I will say, though, that given what is at stake in 2016, maybe it won’t matter how lackluster her performance. The Republicans will quite likely scare the shit out of enough voters to put her over the top no matter what. I just wouldn’t rely on such a thing as my political strategy.

      Duane

      By the way: I do think Warren made that point at the end. It was just that Matthews stepped all over her and she was probably a little flat by then.

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      • King Beauregard

         /  June 20, 2014

        I heard that at the end, but it really, really needs to be stated emphatically, at point blank range: the critical political battles are fought on Election Day, not in the periods between elections. Too many people on the Left prefer to withhold their support until the Democrats prove that they can deliver, but that strategy just leaves the Democrats with depleted ranks and a lack of progressive forward motion.

        We fell just one Senator short of a public option. What’s the message to take away from that? If you’re me, the lesson is, we need to elect more Democats. If you’re an awful lot of people on the Left, the lesson is, the Democrats don’t even try, so screw ’em, screw ’em all. That’s what we’re up against.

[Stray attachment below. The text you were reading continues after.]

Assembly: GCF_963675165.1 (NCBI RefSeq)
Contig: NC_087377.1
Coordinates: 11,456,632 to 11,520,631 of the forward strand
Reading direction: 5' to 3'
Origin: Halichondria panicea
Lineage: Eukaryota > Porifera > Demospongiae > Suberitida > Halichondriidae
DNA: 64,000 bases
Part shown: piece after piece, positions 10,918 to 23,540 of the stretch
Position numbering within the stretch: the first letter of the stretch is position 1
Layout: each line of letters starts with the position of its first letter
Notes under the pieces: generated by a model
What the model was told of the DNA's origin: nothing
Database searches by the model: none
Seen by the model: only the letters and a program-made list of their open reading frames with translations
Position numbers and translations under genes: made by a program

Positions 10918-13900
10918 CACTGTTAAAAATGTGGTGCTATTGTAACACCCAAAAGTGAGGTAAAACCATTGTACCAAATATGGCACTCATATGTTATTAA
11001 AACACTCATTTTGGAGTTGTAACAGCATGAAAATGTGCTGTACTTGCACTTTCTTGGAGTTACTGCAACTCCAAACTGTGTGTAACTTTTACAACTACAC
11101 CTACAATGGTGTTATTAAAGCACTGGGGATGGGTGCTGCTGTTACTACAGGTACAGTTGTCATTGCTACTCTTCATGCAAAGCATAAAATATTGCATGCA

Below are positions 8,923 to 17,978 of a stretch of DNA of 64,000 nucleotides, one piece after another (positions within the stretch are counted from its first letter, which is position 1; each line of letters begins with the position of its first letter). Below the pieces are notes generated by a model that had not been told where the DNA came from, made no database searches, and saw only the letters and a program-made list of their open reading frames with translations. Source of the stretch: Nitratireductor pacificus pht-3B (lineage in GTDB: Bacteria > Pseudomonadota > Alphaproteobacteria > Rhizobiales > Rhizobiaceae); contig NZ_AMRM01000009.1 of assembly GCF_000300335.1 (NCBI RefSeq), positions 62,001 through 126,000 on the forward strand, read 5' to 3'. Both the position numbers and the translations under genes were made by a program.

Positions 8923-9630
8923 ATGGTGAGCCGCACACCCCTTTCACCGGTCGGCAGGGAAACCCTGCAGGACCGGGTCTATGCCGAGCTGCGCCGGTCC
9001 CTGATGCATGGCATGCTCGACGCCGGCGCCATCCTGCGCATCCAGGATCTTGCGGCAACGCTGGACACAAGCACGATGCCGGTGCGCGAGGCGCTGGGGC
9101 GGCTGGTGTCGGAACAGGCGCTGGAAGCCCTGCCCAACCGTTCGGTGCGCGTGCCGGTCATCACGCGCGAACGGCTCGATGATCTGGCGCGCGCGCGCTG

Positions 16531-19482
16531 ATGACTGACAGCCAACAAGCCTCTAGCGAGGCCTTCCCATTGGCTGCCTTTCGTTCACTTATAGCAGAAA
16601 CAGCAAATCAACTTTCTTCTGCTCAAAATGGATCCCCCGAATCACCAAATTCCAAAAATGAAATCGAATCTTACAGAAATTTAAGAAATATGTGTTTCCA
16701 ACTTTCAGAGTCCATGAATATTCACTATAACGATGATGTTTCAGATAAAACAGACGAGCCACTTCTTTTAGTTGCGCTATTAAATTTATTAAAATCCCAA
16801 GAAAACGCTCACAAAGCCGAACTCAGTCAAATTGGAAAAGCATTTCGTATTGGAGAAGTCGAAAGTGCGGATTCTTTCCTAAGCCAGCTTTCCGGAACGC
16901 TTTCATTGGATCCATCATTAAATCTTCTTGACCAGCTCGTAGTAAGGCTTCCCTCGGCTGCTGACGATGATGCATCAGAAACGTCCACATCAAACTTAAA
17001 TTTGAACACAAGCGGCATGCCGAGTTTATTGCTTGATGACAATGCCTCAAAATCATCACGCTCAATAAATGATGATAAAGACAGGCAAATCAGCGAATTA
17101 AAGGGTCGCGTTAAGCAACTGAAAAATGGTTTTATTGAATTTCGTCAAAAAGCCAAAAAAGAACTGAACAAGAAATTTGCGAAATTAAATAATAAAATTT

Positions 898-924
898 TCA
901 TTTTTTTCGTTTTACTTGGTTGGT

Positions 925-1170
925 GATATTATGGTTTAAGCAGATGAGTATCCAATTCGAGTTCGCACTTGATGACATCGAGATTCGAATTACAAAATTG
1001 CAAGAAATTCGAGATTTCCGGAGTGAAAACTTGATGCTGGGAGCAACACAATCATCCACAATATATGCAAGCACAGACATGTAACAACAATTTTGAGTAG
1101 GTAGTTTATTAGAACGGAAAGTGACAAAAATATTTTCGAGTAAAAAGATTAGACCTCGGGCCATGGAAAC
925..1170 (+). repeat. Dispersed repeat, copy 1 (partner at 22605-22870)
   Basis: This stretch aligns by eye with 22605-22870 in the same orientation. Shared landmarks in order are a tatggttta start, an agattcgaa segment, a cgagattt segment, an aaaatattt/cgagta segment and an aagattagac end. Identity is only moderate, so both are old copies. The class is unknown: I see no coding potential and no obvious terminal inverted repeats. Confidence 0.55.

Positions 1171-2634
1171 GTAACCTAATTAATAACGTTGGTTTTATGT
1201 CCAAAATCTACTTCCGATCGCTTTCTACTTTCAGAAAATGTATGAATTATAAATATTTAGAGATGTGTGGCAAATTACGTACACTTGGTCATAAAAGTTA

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        • I couldn’t agree more. Except that I would add that too many on our most leftish side will abandon any given Democrat who doesn’t follow whatever is the current version of orthodox liberalism, especially while holding office and confronting all sorts of contingencies that don’t lend themselves to easy solutions. Some of these folks would rather stay home and let the worst govern us, and by that I mean, of course, Republicans.

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  2. The left, being somewhat more people-oriented and egalitarian, usually are not ruthless and aggressive in making their points. That doesn’t seem to be the right thing for us.

    The right have no such scruples. They sincerely believe that the “end justifies the means” so they lie, exaggerate, conflate and do whatever they have to do to convince others of the merit of their point of view.

    My life-long experience (I’m 68) shows me that the above works well for enough people that the right are a formidable group of people. They fall into that category of “frequently wrong, but never in doubt”.

    It’s the frequently wrong part that’s getting us in trouble – wrong about climate change, wrong about economic theory, wrong about religious affiliation with government, wrong about for-profit medical care – the list goes on and on.

    The left needs to change our tactics, and Elizabeth Warren seems like someone who could show us the way. I think Bill Clinton can do that, too. There seems to be something about holding or desiring high office that muzzles otherwise convincing people.